A mountain of trash mars Virginia Key parkland

Virginia Key can’t seem to escape its past as a trash dump.

This time around it’s only temporary, though, as a patch of land by the lagoon and mountain bike trails is used as a collection site for debris and trash left over from Hurricane Irma.

But the 20-foot tall hills of junk stand in jarring contrast to the surrounding parkland that was beautified only after years of environmental advocacy and volunteer muscle restored it from neglected space adjacent to the city’s sewage treatment plant and the old, contaminated 125-acre landfill into one of Miami’s most popular recreational oases.

“There’s all kinds of nasty stuff in there,” said Allyson Betancourt, manager of the Virginia Key Outdoor Center, which is struggling with a sharp decline in customers. She gestured at mounds marbled with mattresses, recliners, appliances and shoes. “It smells like a combination of wet dog and old garbage. The few people who come in see it and ask, ‘What is this, a dump? Why is it here, of all places?’”

The city said it had few options as it hurried to clear streets after the Sept. 10 storm and has to use the property on the key during its cleanup of 700,000 cubic yards of debris. The city’s designated vegetation mulching site is on the other side of the plant in its northwest corner.

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Trash and debris collected after Hurricane Irma is piled high on a Virginia Key lot next to the lagoon, mountain bike trails and Virginia Key Outdoor Center.

Linda Robertson Miami Herald

“It’s a disgrace,” said mountain biker David Knorr of Key Biscayne, who was riding the recently reopened trails on Monday. He was one of 800 volunteers who devoted many hours over four weekends to clearing and repairing the trails after Irma mauled them with toppled trees. “I don’t like it because if you call it a park it should be a park, not a dumping site.”

Cyclists and runners are upset that the key’s main park road remains closed to recreational users as a safety precaution because of the trash-hauling truck traffic. Two city police cars are posted at the entrance to block anyone coming in by bike or foot. Beachgoers can drive in and park at the beach. Mountain bikers can drive in and park by the trails, but the large lot has been reduced to a small one by the huge debris piles — with the advantage that there is no charge for parking until further notice.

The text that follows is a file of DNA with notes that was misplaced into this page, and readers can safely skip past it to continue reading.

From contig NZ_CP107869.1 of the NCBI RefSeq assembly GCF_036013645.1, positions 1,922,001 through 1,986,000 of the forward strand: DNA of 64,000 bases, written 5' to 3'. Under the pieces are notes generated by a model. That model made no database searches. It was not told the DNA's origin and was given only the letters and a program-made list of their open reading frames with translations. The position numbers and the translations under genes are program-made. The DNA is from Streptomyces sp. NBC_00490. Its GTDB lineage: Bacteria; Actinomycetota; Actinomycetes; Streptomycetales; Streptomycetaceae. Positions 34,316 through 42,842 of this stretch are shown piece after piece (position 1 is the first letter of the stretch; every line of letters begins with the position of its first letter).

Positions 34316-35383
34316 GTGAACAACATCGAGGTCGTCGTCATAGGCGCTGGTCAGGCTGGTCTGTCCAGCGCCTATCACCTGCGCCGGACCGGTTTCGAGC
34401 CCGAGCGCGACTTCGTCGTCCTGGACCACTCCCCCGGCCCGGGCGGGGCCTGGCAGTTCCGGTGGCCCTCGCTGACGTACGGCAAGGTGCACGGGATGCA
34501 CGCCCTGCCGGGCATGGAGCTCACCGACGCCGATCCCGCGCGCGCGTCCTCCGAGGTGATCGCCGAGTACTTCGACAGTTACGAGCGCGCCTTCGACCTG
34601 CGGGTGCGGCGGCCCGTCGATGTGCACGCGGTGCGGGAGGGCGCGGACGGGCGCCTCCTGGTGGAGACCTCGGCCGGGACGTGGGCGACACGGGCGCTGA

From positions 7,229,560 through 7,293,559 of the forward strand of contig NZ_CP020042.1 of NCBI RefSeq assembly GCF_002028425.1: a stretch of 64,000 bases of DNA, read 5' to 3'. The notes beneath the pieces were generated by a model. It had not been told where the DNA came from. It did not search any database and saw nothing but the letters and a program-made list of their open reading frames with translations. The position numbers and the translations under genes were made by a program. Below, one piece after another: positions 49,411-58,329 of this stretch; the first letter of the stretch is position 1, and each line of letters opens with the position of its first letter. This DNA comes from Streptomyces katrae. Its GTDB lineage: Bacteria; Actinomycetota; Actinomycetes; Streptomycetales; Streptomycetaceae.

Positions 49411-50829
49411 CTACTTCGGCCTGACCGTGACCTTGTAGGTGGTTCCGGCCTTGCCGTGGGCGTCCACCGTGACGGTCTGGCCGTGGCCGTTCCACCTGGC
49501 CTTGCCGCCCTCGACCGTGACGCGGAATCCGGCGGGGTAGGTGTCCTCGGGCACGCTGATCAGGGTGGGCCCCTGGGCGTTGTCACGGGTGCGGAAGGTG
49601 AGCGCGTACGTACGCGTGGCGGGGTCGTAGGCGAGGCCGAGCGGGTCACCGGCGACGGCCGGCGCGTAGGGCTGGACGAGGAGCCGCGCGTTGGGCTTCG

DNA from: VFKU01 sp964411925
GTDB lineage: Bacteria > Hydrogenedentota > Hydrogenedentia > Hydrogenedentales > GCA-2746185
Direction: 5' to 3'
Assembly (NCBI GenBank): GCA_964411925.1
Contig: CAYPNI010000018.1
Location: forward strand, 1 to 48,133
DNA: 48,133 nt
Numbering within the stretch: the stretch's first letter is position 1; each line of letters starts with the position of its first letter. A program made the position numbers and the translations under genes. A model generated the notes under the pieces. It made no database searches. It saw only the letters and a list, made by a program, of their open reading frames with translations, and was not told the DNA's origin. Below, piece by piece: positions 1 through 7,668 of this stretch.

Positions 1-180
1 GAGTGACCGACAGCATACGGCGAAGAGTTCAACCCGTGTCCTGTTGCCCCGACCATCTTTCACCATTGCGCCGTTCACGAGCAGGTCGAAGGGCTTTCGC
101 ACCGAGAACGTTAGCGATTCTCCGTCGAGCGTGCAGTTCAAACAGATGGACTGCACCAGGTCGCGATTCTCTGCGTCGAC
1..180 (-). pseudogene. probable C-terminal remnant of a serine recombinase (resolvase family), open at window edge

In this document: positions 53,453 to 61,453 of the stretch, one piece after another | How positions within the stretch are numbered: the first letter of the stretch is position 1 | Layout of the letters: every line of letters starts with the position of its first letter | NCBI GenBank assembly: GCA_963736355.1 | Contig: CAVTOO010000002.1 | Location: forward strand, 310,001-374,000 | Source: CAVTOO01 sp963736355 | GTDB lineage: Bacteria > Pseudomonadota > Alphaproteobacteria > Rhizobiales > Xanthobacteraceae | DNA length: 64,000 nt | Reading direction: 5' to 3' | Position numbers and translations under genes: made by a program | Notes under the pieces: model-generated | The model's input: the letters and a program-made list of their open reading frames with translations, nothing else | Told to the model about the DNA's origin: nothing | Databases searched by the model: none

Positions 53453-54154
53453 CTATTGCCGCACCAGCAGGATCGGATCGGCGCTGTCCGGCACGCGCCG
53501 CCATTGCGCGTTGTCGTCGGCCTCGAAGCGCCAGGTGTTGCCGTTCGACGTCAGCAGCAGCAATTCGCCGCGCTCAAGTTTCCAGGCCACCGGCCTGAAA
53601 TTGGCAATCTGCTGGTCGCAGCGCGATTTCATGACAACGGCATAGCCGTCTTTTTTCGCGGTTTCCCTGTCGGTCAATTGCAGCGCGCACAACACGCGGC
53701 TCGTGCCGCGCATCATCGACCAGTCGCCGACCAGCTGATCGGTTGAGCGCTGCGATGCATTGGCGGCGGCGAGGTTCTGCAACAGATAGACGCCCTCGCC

“It is a regrettable eyesore and nose sore,” said Frenchy Riviere, vice president of the Virginia Key Bicycle Club and designer of the trails. He and Mack Cycle and Fitness owner Mary Jane Mark were among the main drivers of the original vision to turn 50 acres of waterfront landfill into a mountain biking course. “But it is going away. First they hauled it in. Now they’re hauling it out.”

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Large piles of post-Irma debris mixed with trash have been deposited at a site on Virginia Key next to the lagoon, mountain bike trails and Virginia Key Outdoor Center.

Linda Robertson Miami Herald

The cleanup is expected to be finished by Thanksgiving, said Mario Nunez, the city’s director of Solid Waste. Betancourt said she was told it could take four months.

The Virginia Key site has been a part of the Miami’s debris management plan since 2008, Nunez said, and was chosen because of its 13-acre size, as well as its non-residential location and its compliance with FEMA and National Environmental Policy Act regulations.

The city has another incentive: The Feb. 15-19 Miami International Boat Show at Miami Marine Stadium uses the area for storage and staging.

In the meantime, the number of visitors is way below average even though the park is in good post-hurricane shape, including the lagoon area that used to be home to Jimbo’s smoked-fish and bait shack and is now a prime spot for kayaking and paddleboarding. On a gorgeous Monday, no one was paddling and only three cars were in the mountain biking lot.

“The police cars at the entrance, with lights flashing, totally discourage people from coming into the park,” said Betancourt, who rents bikes, kayaks and paddleboards and sells food at the center. “People think it’s closed. This has gone from a park where you’d see lots of cyclists and paddlers around all day to just a handful. We are down to one eighth to one quarter of our normal business. On Sunday, when we often have a line out the door, we had maybe a half dozen rentals.”

Out back, she pointed to one of the byproducts of constant truck traffic gouging the grass and dirt lot — a large puddle of standing gray water that has run down a slope from the trash piles.

“It’s a mud pit, probably a toxic one,” she said. “And who knows what is leaking into the soil. It’s a tough situation here.”

Said Knorr: “At least we are happy to be riding again. We made something out of nothing, so we know once the trash is out of here that we can make it nice again.”